I heard a woman in the Cancer Center waiting room today say to a man I assume was her father, “When I was 18, I thought I was immortal.” I thought the same thing, that I was immortal, at age 34, just before cancer flashed in front of my face and reminded me that I am not. And today, looking at the man I think was this woman’s father, I felt deep in my gut a sad realization that life passes by so quickly. I know this from watching Joey grow in no time from a chubby, cuddly baby into a long, lean five-year-old who is about to perform in a school musical this weekend. And from watching Danny, my second chubby, cuddly baby who asks each day, “Am I three now?” I tell him, “Not yet. In two months.” He asks, “Is it a long time?” and I tell him, “Yes, for you, it’s a long time,” all the while knowing that for me, two months is nothing but a just quick passage of time that will end with Danny’s third birthday and will make me long for the days when my babies were babies.

Life moves at a fast pace. I’m sure it did for this man in the waiting room. I heard him reminiscing about his younger days. I heard him say, “When I was the captain of a DC-3,” and he talked about flying planes and landing planes and airports. Today, this man is elderly. His skin is wrinkled; his posture is slumped. He looked fragile, and it made me sad to witness an image of aging, knowing this is what happens as time ticks on. And it made me sad to see him in the pink infusion chair, receiving treatment for an illness that is undoubtedly threatening the life that is already passing him by. But I am also inspired by this man who is fighting for those precious moments in life. He had no sadness about him. Perhaps with age comes a wisdom that the passing of time is an OK process, the way life is meant to be. And mortality comes with life (cancer or no cancer) and being reminded of it is not such a bad thing but a wake-up call to appreciate the teeny tiny moments that pass by so quickly. Like when Danny said to me last night at the dress rehearsal for Joey’s musical, “Mommy, you are pretty.” Or when I poured his cereal into a bowl the other day and he said, “Good job, Mommy!” So while I regret that my boys are growing so quickly and I am aging right along with them, I also would not trade these phenomena for anything. So when I have moments of sadness about mortality, I will focus on the gift of life that allows me to watch my babies grow up, however startling and swift the process may be.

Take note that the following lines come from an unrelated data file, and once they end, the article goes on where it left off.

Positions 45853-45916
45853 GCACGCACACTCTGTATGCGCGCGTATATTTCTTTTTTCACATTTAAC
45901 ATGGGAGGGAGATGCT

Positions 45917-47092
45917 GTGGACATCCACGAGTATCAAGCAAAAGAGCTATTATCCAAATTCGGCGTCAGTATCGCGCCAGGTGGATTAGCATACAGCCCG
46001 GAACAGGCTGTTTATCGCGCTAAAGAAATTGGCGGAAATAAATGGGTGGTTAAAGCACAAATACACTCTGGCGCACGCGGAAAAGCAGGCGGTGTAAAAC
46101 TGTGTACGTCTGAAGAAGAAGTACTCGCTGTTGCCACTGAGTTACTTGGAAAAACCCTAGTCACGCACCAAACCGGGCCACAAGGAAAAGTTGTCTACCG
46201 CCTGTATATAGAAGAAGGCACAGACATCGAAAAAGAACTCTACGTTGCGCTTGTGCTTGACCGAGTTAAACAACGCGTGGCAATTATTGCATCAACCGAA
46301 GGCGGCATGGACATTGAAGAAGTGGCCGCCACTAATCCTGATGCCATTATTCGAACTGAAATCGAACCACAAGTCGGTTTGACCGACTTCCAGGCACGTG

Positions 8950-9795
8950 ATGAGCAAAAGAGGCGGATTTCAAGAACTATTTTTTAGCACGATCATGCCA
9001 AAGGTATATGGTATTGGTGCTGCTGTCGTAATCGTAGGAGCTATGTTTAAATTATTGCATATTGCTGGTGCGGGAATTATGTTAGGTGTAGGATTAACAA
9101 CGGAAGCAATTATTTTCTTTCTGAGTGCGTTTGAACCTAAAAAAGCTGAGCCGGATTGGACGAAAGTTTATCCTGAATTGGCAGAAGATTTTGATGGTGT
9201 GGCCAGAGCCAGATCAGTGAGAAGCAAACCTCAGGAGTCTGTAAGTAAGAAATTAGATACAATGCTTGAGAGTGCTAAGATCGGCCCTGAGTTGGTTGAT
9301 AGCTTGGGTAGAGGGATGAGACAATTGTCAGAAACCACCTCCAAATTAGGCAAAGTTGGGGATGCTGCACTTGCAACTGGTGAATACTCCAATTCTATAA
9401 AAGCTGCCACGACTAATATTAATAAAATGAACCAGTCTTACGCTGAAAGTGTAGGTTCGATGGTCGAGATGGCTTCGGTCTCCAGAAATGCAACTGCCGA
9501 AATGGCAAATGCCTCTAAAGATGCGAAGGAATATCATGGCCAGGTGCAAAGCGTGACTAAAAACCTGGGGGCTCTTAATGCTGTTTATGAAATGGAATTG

I am thankful today for the glimpse of the man in the waiting room. I am thankful for the life I have with two little growing boys and one big boy who takes care of them while I receive my Herceptin treatment. And I am thankful for my Herceptin treatment and the fact that it is likely giving me more life than I may have had without it.